Just wondering...I've been kneading on a cutting board. Could that be a reason I'm having trouble or could it be the dough is just too wet?
You're dough's not too wet Steph. Follow my recipe step at a time, don't worry about it. Don't think too much about it. But make notes as you go so you can change one thing or ask about it. You're doing fine your last loaf looked good. Jim
Does it matter, do you think, that I work on a board v. counter top?
> Does it matter, do you think, that I work
> on a board v. counter top?
At the King Arthur Baking Tour class, the instructor made about 15 loaves' worth of dough in 2 hours working on what looked like a 14" x 18" wooden cutting board. (Spilled about 2 or 3 grams of flour off the edge of the board in the process - tsk tsk! ) Her doughs weren't quite as wet as Floyd's Daily Bread, but quite wet. So I gathered it is a matter of practice in relation to the surface.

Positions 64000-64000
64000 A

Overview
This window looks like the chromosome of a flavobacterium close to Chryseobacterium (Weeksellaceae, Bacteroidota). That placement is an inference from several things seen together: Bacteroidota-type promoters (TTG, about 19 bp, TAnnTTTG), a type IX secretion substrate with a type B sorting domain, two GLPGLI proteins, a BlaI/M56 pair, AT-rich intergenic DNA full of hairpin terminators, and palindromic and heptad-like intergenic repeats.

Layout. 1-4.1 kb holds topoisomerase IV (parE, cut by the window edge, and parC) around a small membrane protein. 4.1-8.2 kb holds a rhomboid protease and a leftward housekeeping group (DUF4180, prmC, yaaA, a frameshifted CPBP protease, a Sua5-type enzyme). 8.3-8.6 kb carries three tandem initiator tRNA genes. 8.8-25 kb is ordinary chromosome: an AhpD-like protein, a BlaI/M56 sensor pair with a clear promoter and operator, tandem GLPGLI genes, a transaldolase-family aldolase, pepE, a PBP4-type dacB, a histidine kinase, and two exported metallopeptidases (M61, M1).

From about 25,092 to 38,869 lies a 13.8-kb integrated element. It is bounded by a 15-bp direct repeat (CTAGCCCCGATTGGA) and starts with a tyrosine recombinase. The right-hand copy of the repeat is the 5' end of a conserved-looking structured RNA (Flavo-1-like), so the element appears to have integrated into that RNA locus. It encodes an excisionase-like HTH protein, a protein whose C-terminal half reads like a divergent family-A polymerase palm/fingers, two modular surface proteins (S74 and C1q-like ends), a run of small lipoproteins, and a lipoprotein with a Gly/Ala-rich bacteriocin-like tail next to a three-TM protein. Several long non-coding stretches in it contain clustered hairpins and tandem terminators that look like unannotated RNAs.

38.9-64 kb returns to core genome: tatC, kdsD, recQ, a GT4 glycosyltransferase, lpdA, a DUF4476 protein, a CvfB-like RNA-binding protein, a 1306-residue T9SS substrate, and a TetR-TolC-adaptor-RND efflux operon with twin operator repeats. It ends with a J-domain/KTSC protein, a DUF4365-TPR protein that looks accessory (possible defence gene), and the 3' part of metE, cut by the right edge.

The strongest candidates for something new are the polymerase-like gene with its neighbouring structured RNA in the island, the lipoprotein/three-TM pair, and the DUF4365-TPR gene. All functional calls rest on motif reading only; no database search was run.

That said, I will report again that I have found that Swanstone(tm) works quite well a dough-working surface; it seems to have just the right combinaton of smoothness and tooth for working with doughs. Plus it is a food-grade commercial surface so you can wash it off with anything you like. You could see if there is a Swanstone fabricator in your area and ask him to sell you a 16"x20" piece of scrap (the 1/2" or .400" thickness, not the 1/4"). Have him router the edges smooth.
To be really honest Steph. I don't think it matters what the surface is you're working on. Mix a little, rest a while. fold a little. rest a while. fold again if you think it needs it but don't tear the dough. Let it rise til double. Use a spatula or something to ease the dough out onto a floured surface and cut the amount of dough you need. Don't cut more than you have to, don't forget you're cutting the gluten. Let it rest a while. 15 mins to 30. Shape partly, let it rest. 15-30 mins. Final shape. Allow to rise. Bake. Jim